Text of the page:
03-24-2013 04:14 PM
Ok heres the run down, my daughters do national all star cheerleading. Always indoors decent lighting usually and various distances to take pictures.
I have been using the Powershot A650IS which has been wonderful for the size. Its set up for ISO 3200 and continuous shooting. It was very limited on zooming in. In about 2 1/2- 3 minutes it can snap off over 400 pictures and you see it on the screen so you know where its aiming.
Recently I decided to upgrade. The display for the T3 & T3i didnt work so I grabbed the SX50hs. This has wonderful zoom. Absolutely amazing. BUT however, it is alot slower in continuous. Zoomed in or not. It cut down to about half. Same settings for pictures, iso, everything. Theres also a good delay going from the continuous shooting to being able to zoom in or out.
So I decided to venture out yesterday and grab the T3 to try out. It took some time to get the continuous to snap more then the SX50hs. But the only way I can see what its doing is by looking through the view finder which is a problem.
Is the T3i or T4i different in this feature? I want to be able to look at the LCD and know while its taking pictures.
03-24-2013 04:41 PM - edited 03-24-2013 04:46 PM
The feature you are looking for is "Live View" and altnough I have cameras that have that feature I never use it. I can't imagine using it unless the camera is on a tripod because I can't hold a camera steady enough unless it's tight against my face. Hand holding & looking at the LCD to shoot any form of action seems like like very poor technique to me but maybe I'm wrong. Why do you think you need to see what's on the LCD all the time?
Edited to add.
If you buy a DSLR you need to hold the lens zoom ring to zoom in & out. There isn't a switch on the camera body for that.
03-24-2013 04:48 PM
03-24-2013 05:19 PM
And with your hand controlling the zoom ring & your eye looking through the viewfinder you shouldn't have any trouble keeping up with that once you get used to doing it that way. You can zoom MUCH faster than the camera body does it.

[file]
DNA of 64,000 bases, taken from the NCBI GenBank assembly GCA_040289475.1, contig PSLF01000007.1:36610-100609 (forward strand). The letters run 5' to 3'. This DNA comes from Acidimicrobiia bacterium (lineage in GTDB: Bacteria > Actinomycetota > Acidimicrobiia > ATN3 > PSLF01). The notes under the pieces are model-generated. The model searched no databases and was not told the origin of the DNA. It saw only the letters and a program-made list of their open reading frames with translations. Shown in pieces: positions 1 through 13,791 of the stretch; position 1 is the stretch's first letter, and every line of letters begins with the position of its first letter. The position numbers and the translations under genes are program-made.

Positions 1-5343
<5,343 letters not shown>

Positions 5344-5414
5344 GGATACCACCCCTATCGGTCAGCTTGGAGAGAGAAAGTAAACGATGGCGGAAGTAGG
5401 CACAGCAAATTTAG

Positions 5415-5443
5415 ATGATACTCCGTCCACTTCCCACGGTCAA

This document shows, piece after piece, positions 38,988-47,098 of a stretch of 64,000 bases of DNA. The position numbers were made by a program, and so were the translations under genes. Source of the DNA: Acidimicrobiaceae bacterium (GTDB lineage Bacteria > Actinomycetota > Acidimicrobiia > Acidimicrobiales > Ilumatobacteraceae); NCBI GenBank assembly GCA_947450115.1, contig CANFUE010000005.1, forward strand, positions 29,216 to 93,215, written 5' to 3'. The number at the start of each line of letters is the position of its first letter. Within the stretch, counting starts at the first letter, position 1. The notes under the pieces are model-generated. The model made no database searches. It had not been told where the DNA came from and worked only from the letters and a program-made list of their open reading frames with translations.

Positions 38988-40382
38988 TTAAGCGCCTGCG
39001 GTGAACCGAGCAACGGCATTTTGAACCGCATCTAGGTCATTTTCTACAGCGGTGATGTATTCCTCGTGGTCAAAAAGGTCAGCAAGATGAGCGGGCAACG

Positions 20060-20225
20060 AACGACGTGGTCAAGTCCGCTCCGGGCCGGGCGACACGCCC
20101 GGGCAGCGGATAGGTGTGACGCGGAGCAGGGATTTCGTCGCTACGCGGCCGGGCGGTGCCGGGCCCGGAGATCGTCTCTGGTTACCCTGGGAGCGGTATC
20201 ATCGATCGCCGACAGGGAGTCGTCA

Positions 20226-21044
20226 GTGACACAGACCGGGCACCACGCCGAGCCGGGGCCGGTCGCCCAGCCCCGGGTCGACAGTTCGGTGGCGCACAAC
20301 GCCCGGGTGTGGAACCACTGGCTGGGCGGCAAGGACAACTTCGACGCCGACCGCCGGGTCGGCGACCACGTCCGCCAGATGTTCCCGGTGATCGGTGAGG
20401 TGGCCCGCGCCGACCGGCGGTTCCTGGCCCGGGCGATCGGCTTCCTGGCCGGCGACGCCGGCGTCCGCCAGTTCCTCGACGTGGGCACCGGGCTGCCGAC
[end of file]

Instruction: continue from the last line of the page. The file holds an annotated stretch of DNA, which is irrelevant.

03-24-2013 06:17 PM - edited 03-24-2013 06:22 PM
Hi, AU 5599.
I agree with Cicopo on this. If you look at how pro photographers shoot sports, including cheerleaders/dancers, they use DSLR's, and they use the eyepiece. Never using Live View on the back LCD.
The reason is that you use 3 points to steady the camera: 1.) left hand, 2.) right hand, and 3.) your face. It is all about keeping the camera still and avoiding camera shake. This is even more important using heavier cameras and lenses like DSLR's, which are a lot bulkier and harder to keep steady than a little powershot.
In addition to using the 3 points, you also want to keep your arms and your elbows braced up against your body. Think how hard it would be to write neatly on a sheet of lined paper if it were taped to a wall, and you were writing at full extended arm's length, holding the pen with your fingertips, without resting your hand against the wall for stability.
Think of other examples. You will see a lot of stools with 3 legs, but none with two.
When you are shooting with the eyepiece, you can sometimes lose track of where the action is when things are moving around while you are zoomed in. For that reason, you should keep both eyes open when needed, not just the one on the viewfinder. You can keep track of the "big picture" with your free eye when needed, but you compose the shot with your eye on the viewfinder.
It does take some getting used to, though, coming from camera-phones and point & shoot cameras with an LCD screen and no eyepiece.
03-24-2013 08:38 PM
03-24-2013 09:12 PM
Again I'll start by saying I haven't shot any of the Rebel series but do read a fair bit of info about them on the different forums I belong to. I do however shoot very fast paced action (using Canon gear) in the form of Radio Control flying events. The t4i has a better AF system than the T2i & T3i. Between the T2i & the T3i there's very little difference making the T2i a better value if the T4i is above your budget. There are many improvements in using a DSLR vs a P & S when shooting action including the faster AF, lack of noticable shutter response & higher quality pixels. I suspect that you could set a zoom lens to cover the maximum width of the scenes you've described on the 18 Mpixel Rebels & leave it there & crop for the tighter scenes & still have better images than what you get now. That said I don't know how the Rebel series hold up when using ISO 1600 & up but the 7D was quite capable at ISO 3200. Before buying anything do more homework with that in mind.
03-24-2013 10:11 PM
Yes. The T4i has a better autofocus system for catching moving subjects in focus. All its AF points are of the more sophisticated "cross-type", whereas on T3i only the center point is cross-type.
Also, the T4i has a faster frames-per-second rapid shooting rate of 5 fps, vs. the T3i and T2i which can only do 3.9 fps, and the T3 which only does 3.0 fps.
If the T4i is in your budget, I would go for that one.
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